• Sharon Alton

Phantom Pregnancy: Key Facts for Dachshund owners

When is it seen?


Usually seen within 2 months following a season. Tends to last a bit longer than a ‘real’ pregnancy. (Known as Dioestrus)

DID YOU KNOW: every bitch will think they are having puppies? Sometimes symptoms are unnoticeable, other times they may show physical and behavioural signs.


Physical signs are often:

  • Nipple and mammary gland enlargement (particularly bottom pair;

  • Milk or watery discharge from nipples;

  • Vulva remains larger but not as big as it was during the season.

Behavioural signs include: (Usually at their worst 7-10 weeks post-season)

  • Nesting and seeking out quiet areas;

  • Very affectionate;

  • Clingy;

  • Going off their food;

  • Mood swings;

  • More fearful behaviours especially to strange humans or dogs coming into the home;

  • Gathering of items – often toys or socks.

What can you do?

  • Increase exercise;

  • Cut back on food slightly;

  • Give her space;

  • Try and deter nesting behaviours;

Do you need a vet?

As long as your bitch appears healthy, does not have any abnormal discharge from her vulva, appear unwell in herself or have excessive amounts of milk they should be fine. However, if you are concerned about your dog’s health in any way always speak to a vet. They can give medication to help stop milk production.

WARNING!


Pyometra – is a serious and potentially fatal womb infection. Every owner of an entire bitch should be aware of this. It is only seen during the Dioestrus or ‘phantom’ stage.

It is a medical emergency. It may result in an emergency spay. And no, it cannot wait to see a vet! Some vets are using medication to treat it now in its earlier stages but mostly the treatment is neutering. It is diagnosed by an ultrasound scan.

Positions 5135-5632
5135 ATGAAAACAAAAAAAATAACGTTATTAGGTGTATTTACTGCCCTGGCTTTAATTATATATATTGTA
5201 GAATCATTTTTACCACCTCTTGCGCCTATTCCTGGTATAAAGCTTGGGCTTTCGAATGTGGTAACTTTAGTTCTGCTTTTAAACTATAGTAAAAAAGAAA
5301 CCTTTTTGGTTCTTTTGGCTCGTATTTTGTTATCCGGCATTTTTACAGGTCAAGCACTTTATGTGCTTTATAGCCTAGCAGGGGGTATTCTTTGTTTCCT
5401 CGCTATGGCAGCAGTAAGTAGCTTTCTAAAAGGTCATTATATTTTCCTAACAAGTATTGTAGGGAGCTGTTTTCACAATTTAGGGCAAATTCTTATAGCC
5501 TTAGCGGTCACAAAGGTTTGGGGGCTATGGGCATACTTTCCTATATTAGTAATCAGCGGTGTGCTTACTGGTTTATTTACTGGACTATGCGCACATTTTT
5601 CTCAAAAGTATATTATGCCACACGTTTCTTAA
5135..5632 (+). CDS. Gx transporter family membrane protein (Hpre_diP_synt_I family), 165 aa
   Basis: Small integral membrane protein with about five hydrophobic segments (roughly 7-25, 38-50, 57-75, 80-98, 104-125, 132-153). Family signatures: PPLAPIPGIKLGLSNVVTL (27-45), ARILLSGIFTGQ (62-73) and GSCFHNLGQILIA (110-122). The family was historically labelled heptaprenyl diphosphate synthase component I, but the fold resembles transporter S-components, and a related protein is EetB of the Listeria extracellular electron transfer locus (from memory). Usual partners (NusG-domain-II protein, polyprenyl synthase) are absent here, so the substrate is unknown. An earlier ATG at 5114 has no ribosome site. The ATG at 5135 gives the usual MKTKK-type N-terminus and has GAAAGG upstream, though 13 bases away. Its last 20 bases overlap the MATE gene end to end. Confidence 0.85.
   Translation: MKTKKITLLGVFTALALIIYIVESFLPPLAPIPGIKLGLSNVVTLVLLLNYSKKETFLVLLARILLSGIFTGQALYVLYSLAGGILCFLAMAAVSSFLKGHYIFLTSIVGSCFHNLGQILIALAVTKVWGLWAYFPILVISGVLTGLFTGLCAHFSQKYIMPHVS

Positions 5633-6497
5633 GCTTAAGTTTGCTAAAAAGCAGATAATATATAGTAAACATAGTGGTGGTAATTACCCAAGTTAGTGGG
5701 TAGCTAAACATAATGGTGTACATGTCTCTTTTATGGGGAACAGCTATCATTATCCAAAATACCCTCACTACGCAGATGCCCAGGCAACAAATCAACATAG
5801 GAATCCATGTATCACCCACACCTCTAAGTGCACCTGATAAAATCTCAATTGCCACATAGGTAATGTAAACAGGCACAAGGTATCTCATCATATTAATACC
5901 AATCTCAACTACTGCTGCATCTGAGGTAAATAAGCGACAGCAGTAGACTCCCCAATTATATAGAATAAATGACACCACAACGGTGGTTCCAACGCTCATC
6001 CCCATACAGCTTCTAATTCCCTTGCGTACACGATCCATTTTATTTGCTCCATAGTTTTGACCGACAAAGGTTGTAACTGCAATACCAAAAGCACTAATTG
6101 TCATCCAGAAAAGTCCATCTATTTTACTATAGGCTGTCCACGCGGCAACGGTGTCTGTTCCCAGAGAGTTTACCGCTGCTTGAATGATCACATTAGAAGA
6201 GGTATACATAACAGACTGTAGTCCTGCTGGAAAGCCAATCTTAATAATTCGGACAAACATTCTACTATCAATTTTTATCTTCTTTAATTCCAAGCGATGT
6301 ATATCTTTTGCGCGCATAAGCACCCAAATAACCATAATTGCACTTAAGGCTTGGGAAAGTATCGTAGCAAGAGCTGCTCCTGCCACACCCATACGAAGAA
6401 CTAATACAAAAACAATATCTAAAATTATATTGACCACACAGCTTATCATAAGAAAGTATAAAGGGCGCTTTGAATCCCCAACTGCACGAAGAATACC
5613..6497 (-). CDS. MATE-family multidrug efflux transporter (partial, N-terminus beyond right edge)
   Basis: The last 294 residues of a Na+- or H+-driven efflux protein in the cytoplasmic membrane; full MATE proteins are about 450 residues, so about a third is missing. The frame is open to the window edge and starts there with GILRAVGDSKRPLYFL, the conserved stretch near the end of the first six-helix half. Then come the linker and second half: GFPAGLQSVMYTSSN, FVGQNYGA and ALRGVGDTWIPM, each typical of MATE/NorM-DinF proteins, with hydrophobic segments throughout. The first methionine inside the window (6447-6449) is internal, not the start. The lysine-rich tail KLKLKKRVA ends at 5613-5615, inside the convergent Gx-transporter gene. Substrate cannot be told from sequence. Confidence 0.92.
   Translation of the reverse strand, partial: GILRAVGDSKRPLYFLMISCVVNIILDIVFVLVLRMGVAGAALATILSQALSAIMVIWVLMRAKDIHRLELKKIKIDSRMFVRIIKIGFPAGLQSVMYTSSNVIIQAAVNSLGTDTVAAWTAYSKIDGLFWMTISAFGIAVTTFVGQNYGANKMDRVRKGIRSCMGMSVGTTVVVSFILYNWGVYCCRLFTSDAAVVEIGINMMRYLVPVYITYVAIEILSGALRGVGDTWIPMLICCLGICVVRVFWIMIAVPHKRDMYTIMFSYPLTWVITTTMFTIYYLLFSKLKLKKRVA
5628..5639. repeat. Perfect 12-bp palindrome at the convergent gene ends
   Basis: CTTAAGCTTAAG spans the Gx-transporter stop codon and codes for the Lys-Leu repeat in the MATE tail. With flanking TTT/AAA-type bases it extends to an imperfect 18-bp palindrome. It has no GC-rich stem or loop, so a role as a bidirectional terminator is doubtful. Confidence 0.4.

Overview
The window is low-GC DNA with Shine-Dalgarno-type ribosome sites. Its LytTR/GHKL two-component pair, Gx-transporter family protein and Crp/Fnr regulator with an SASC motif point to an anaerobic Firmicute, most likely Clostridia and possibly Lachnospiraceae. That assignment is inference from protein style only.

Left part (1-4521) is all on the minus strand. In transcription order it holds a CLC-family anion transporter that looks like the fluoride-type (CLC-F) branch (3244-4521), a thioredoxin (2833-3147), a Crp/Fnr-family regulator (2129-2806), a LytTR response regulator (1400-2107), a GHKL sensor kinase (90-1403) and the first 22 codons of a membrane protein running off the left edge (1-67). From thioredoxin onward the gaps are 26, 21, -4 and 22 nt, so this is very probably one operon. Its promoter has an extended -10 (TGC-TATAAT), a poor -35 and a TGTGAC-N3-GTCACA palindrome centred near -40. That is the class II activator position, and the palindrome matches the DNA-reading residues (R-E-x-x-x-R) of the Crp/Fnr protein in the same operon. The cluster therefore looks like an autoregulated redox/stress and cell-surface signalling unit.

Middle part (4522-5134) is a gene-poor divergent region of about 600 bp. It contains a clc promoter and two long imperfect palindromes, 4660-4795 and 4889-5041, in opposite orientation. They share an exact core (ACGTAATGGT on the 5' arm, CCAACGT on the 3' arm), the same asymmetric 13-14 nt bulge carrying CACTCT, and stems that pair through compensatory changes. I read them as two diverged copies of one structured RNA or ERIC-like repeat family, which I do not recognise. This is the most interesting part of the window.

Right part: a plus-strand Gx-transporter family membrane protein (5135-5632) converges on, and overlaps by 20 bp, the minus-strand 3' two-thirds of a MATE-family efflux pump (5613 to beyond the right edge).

Signs and symptoms to watch out for are:

  • Lethargy,

  • Refusal to eat;

  • Vomiting;

  • Distended abdomen;

  • Diarrhoea;

  • Enlarged or flaccid vulva;

  • On occasion foul-smelling discharge from vulva (in cases of an open pyo, not seen in a closed pyo);

  • Excessive water drinking and urinating.

Sometimes symptoms are minimal or mild until the later stages of infection. If you suspect it, please get them checked.


It is most common in bitches over 6 years old but is seen younger. It is still less common than IVDD, so please read our neutering research before deciding to neuter your dachshund before 18 months unless on medical grounds (such as pyometra).

For more detailed information on your bitches cycle please visit Dachshund Health UK. www.dachshundhealth.org.uk/the-bitch-s-cycle




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